Author: Upamanyu Chatterjee
I smirked and laughed my way through this book. It’s an excellent read!
I may be a little biased because the plot of this book is almost a perfect projection of my life at present. But still, I feel the uncanny, witty and satirical writing style is in perfect harmony with the plot and the characters.
I am currently working for a Public Sector Enterprise: posted at a factory location at Vijaipur. This place is remote, very remote. Before coming here, I have been in major cities for almost 26 years. Majority of my years have been spent in “The City Beautiful’, Chandigarh, which is one of the best cities in India: for its blend of modernity and traditional fervor (I love Chandigarh, that’s not hard to figure out).
Roll back a few years to 1970s and you will meet Agastya Sen or August or Ogu, the son of the Governor of Bengal and the central character of the book. He is brought up and educated in Kolkata and Delhi (Metropolitan Cities). At 23, he clears the Indian Civil service examination and gets posted to ‘Madna’ for a year-long training as an IAS (Indian Administrative Service) Officer. Now, Madna is modern day Vijaipur. Well, to be fair to August, the description renders it way ‘remoter’ than Vijaipur.
The author presents August as an Anglicized Indian given his westernized outlook and lack of finesse in speaking Bengali. August vividly narrates his deepest feelings and jumbled emotions about his job as ‘IAS sahib’ and fascinatingly details his impressions about Madna and the people he meets as a part of his job. The language and thought process presented is so natural that I couldn’t help thinking about my ‘Anglicized’ Bengali friends.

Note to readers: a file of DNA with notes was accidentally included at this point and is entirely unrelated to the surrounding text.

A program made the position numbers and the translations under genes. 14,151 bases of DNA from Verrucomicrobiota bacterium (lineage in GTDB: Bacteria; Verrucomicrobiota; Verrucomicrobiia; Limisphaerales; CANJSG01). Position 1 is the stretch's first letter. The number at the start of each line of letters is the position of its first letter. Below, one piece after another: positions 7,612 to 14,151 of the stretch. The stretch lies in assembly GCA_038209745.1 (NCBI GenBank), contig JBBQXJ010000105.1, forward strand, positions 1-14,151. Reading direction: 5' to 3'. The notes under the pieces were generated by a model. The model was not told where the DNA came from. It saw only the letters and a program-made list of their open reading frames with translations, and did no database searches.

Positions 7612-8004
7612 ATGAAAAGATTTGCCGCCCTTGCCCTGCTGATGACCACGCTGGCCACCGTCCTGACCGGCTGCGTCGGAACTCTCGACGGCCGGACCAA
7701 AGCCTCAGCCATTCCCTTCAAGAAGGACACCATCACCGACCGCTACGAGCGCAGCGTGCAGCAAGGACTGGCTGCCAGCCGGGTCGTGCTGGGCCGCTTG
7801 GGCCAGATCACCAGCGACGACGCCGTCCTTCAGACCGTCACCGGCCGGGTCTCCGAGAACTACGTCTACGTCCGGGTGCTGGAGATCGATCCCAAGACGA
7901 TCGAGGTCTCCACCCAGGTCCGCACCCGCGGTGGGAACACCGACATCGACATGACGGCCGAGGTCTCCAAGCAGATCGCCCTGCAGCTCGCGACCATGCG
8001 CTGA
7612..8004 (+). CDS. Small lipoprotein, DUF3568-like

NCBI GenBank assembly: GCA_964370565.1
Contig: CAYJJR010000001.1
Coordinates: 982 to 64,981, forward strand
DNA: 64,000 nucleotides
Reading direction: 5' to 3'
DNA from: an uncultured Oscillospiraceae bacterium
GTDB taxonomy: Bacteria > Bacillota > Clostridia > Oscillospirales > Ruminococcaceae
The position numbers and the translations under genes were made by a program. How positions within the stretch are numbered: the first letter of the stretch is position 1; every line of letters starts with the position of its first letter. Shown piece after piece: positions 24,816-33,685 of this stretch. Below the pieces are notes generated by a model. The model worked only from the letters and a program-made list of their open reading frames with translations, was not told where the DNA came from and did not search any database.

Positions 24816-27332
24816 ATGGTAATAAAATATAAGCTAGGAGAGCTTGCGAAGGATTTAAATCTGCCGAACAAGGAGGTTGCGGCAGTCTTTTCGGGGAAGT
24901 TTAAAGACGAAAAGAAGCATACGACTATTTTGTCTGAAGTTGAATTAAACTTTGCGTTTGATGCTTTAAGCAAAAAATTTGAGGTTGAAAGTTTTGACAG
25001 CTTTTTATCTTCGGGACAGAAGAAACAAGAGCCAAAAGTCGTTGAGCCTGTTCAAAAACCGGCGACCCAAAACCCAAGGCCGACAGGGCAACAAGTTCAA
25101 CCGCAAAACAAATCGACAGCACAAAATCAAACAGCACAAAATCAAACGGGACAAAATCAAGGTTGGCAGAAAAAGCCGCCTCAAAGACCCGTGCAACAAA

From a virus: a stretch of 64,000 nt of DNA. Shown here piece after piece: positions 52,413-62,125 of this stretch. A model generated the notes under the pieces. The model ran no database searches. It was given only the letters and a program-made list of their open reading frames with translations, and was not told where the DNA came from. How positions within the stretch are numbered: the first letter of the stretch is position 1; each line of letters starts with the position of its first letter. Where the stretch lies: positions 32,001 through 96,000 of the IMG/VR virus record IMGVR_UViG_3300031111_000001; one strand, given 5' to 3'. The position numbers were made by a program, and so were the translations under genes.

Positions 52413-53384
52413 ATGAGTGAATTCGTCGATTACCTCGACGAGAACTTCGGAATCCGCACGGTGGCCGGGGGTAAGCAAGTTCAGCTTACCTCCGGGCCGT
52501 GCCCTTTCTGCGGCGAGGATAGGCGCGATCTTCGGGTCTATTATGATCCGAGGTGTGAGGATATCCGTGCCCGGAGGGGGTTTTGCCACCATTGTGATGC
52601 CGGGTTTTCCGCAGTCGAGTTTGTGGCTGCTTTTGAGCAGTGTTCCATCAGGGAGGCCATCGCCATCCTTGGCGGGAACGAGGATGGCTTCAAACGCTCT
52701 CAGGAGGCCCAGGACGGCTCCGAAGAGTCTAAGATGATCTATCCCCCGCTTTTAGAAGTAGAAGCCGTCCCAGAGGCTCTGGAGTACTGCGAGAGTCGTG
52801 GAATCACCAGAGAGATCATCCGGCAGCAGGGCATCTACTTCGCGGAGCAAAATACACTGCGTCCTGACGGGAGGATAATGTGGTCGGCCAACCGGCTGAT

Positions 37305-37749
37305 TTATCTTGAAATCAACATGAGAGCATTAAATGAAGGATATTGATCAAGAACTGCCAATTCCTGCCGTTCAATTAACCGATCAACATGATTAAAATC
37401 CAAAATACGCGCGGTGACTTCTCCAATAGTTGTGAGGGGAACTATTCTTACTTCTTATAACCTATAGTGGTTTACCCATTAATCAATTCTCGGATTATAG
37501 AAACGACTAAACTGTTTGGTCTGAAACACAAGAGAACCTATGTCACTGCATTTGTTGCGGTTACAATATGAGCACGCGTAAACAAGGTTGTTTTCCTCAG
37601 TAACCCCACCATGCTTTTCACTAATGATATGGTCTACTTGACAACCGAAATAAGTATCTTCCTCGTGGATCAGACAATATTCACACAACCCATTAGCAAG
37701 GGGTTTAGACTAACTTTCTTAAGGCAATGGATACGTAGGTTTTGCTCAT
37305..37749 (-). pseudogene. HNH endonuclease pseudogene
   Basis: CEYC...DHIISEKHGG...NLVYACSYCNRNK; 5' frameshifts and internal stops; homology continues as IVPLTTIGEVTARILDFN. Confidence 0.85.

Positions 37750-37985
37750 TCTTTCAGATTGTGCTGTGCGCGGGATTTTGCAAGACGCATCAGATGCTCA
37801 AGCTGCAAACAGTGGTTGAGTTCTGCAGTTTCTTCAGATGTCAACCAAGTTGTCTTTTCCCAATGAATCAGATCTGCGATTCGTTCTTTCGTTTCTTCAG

August’s family (Dad and Uncle) and friends, both in Delhi and Madna find a promising supporting role in his story (Friends for soft drugs and Uncle as a critic). In order to survive in a subdued location, August uses distinct strategies to avoid work and explores unique excuses for not being in office. In one of the hilarious parts, August steals his superior’s car keys to make him scowl and shout at his servants. Why? Just to break the monotony of the events happening around him.
Overall, August’s struggle to accept his rather enviable situation and a candid firsthand account of his survival tactics is very engaging. Equally compelling is his final decision and the way he reaches it while he thinks, overthinks, gets intoxicated and stoned, with flair. Happy Reading!
The author, Upamanyu Chatterjee is a 1983 batch IAS officer, who is currently serving as a Joint Secretory on the Petroleum and Natural Gas Regulatory Board. In 1994, this book was adapted into a movie ‘English August’, directed by Dev Benegal with Rahul Bose playing the lead role. The movie is rated 7.1 on IMDB.